The caucuses are primarily for the Democratic and Republican parties. In the last 39 years, starting in the 1970s when Iowa moved its' caucus to be the first caucus held in the Nation, Iowa has become a predictor in identifying the top three candidates from both parties. Only those candidates who finish in the top half of their party typically move on to campaign strong in other states. In fact, in the past, the Iowa Caucuses have become more of a clearing field in determining which candidates will stay in the race and which candidates will throw in the towel. This would appear to be a more accurate depiction of Iowa's role in the presidential campaigns than in determining which candidate will be nominated by their respective party. Iowa does play a big part in allowing candidates a chance to showcase their political prowess to a fairly middle of the road state. (See

Iowa can be somewhat of a barometer measuring the nation's state-of-mind because, for the last ten Iowa Caucuses, Iowa has identified the nation's two primary picks for the top runner from both the Democratic and Republican party five times and from just the Democratic party six times. The importance of Iowa may become more significant to the individual candidates running for president than to their individual party simply because it may be cheaper to campaign in Iowa than in many of the other states entertaining the notion of scheduling their primaries closer to the Iowa Caucus. A win in an early state that is cheaper to campaign in gives an advantage to those candidates who would normally not have the funds to campaign in a larger state. Larger states will cost the candidates a greater amount of upfront capital to campaign per registered voter. In addition, Iowa has its' population clustered into regions within the state, which makes it easier to reach potential audiences. Campaigning in a state like Iowa has advantages over larger states because their media outlets will focus on candidates as though they were celebrities, giving them free press and headline news, whereas other states would continue to cater to local celebrities, athletes, and business leaders, giving them the coverage and headline news, which would overshadow a political campaign candidate.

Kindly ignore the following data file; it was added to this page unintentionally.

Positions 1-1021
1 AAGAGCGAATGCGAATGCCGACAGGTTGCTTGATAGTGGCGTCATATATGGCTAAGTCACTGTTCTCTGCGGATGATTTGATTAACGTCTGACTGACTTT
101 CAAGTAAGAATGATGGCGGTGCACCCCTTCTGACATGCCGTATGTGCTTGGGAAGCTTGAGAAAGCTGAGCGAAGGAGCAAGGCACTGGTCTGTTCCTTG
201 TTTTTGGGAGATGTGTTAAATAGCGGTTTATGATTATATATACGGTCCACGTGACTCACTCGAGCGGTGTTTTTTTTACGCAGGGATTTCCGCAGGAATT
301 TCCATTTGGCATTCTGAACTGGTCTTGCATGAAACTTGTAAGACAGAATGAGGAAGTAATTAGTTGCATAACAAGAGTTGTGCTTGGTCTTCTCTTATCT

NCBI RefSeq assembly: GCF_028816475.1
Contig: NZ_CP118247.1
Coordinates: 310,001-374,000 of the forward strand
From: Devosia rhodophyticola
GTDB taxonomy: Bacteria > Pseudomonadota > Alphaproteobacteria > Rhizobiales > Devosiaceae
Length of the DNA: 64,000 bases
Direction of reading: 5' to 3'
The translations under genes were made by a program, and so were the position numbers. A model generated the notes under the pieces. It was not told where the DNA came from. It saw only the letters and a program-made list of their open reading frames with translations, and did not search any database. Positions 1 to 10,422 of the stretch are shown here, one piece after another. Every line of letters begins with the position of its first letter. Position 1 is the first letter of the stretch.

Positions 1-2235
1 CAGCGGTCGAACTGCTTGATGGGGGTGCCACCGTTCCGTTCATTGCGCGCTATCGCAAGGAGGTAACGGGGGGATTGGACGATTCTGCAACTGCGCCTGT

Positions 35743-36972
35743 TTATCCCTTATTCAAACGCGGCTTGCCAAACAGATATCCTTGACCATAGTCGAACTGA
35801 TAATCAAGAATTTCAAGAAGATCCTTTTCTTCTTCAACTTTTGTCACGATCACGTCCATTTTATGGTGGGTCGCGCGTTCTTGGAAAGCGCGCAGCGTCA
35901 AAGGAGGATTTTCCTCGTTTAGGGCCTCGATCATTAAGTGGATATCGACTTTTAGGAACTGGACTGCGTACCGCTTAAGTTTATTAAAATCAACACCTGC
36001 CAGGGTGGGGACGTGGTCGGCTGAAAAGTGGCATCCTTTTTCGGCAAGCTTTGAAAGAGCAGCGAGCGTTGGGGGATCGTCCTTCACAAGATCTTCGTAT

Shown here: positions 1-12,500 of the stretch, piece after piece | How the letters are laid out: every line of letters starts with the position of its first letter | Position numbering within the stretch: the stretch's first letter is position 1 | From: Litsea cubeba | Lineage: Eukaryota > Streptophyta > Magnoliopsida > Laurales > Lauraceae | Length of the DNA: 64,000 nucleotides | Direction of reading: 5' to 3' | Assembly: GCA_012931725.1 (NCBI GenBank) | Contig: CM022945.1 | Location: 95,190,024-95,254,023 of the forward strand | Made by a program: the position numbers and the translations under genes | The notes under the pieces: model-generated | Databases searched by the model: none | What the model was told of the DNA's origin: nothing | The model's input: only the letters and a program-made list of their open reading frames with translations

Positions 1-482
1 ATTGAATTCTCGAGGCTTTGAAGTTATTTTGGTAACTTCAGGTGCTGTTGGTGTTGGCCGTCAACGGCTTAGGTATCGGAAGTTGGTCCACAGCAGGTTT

Iowa and other states of similar size are playing a larger role in close elections because of the electoral college. In 2000, the difference between the winner and loser was only five electoral votes, which means states like Arkansas, Tennessee, and Iowa can change an election outcome drastically. (See

How important is Iowa to the Republican candidates?

Every state is important. Every meet-and-greet, every debate. But it's that first impression that stays with you - that shapes how you view an individual, that gets you a 'thumbs-up' or a 'thumbs-down' in the minds of the American voters. So how important is Iowa and the Iowa Caucuses to the Republican Presidential hopefuls? Plenty important. Of all the Republican Presidential candidates who have won the office of the President in the last 30 years, almost all of them have also won the Iowa Caucus. The number of candidates who did well in Iowa is significant. Only two candidates did not go on to become President: John McCain, who skipped most of the Iowa Caucus, and Bob Dole.